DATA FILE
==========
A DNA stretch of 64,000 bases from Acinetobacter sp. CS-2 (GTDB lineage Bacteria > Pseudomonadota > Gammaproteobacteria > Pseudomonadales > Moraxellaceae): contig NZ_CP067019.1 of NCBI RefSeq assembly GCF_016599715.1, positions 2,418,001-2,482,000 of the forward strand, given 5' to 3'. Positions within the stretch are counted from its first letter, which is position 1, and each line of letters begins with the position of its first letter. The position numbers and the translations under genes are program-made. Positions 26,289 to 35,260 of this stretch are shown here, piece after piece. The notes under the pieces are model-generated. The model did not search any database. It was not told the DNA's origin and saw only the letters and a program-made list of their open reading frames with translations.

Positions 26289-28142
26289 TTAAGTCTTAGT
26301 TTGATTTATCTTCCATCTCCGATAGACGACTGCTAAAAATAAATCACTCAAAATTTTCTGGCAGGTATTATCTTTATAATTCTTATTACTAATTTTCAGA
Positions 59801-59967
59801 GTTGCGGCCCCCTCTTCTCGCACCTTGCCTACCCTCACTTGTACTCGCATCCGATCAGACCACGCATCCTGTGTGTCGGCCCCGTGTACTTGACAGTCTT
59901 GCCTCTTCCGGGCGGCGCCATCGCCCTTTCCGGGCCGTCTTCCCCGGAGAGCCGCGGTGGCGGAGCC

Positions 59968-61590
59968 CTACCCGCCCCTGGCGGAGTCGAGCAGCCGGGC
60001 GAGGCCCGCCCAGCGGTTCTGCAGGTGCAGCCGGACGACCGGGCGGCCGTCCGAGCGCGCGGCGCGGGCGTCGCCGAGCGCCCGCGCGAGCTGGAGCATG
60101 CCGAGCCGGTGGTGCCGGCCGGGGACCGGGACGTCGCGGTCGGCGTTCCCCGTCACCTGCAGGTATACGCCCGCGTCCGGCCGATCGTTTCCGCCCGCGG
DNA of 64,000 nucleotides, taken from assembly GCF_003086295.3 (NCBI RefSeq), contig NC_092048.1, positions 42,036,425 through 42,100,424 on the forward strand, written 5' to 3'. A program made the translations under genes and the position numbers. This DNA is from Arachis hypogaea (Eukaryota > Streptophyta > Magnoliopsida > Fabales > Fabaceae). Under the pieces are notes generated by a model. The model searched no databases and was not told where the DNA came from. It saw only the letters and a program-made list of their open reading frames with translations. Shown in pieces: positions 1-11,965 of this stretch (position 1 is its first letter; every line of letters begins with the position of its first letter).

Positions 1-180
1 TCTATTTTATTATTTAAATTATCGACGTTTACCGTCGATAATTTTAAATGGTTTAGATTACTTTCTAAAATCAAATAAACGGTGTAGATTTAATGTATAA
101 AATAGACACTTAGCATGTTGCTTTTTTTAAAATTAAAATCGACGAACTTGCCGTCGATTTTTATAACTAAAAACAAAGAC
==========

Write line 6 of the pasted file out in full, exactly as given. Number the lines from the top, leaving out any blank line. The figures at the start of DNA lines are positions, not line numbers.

59801 GTTGCGGCCCCCTCTTCTCGCACCTTGCCTACCCTCACTTGTACTCGCATCCGATCAGACCACGCATCCTGTGTGTCGGCCCCGTGTACTTGACAGTCTT